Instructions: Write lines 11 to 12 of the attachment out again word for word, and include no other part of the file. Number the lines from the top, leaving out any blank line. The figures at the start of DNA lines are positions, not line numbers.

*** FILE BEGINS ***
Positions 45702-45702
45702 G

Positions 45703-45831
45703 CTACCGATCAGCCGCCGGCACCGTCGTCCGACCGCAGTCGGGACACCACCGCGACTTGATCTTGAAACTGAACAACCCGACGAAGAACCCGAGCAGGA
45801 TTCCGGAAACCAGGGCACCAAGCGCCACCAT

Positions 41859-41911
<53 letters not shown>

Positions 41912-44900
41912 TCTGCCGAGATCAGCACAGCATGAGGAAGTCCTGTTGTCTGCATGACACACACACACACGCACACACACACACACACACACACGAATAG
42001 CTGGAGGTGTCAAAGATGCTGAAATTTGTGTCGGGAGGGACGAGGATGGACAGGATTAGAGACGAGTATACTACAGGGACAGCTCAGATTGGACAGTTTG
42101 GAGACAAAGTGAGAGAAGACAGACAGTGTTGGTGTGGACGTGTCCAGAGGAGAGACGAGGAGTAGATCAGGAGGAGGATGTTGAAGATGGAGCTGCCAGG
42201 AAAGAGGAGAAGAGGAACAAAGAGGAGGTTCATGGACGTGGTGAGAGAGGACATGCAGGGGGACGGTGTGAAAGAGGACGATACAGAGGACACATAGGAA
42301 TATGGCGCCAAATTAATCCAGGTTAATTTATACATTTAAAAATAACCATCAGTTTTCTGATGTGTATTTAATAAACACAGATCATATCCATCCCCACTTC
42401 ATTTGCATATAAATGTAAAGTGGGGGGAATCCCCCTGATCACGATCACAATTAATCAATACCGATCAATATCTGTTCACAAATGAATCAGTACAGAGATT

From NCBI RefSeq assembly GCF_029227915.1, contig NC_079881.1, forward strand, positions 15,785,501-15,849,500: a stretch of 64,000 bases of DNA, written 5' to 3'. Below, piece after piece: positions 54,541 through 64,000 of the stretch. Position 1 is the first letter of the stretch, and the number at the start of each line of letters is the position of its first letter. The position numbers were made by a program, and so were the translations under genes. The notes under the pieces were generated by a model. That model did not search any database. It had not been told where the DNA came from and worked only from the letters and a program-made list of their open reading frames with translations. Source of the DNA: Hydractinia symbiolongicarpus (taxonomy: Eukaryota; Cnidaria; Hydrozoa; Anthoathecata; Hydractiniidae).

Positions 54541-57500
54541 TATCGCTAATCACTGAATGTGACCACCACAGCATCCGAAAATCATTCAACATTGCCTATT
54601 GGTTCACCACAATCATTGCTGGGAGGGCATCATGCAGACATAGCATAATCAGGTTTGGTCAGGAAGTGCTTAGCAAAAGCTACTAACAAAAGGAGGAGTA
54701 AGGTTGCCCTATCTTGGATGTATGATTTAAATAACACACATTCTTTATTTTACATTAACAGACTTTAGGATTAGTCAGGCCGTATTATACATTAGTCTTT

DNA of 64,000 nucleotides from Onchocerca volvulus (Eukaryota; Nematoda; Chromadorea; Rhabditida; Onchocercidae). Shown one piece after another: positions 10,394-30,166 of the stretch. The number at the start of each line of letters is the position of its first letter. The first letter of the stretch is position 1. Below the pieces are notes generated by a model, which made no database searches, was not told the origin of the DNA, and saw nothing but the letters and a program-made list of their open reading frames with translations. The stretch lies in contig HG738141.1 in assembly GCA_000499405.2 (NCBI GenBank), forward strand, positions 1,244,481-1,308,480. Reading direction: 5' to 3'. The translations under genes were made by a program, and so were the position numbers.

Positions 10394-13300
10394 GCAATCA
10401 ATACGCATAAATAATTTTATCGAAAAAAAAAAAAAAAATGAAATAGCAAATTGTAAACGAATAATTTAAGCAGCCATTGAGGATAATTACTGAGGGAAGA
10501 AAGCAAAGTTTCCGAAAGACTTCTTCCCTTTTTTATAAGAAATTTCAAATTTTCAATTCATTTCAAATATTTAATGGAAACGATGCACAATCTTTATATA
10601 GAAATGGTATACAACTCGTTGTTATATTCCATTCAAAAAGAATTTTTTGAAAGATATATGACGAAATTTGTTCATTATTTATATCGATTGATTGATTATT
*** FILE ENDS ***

42101 GAGACAAAGTGAGAGAAGACAGACAGTGTTGGTGTGGACGTGTCCAGAGGAGAGACGAGGAGTAGATCAGGAGGAGGATGTTGAAGATGGAGCTGCCAGG
42201 AAAGAGGAGAAGAGGAACAAAGAGGAGGTTCATGGACGTGGTGAGAGAGGACATGCAGGGGGACGGTGTGAAAGAGGACGATACAGAGGACACATAGGAA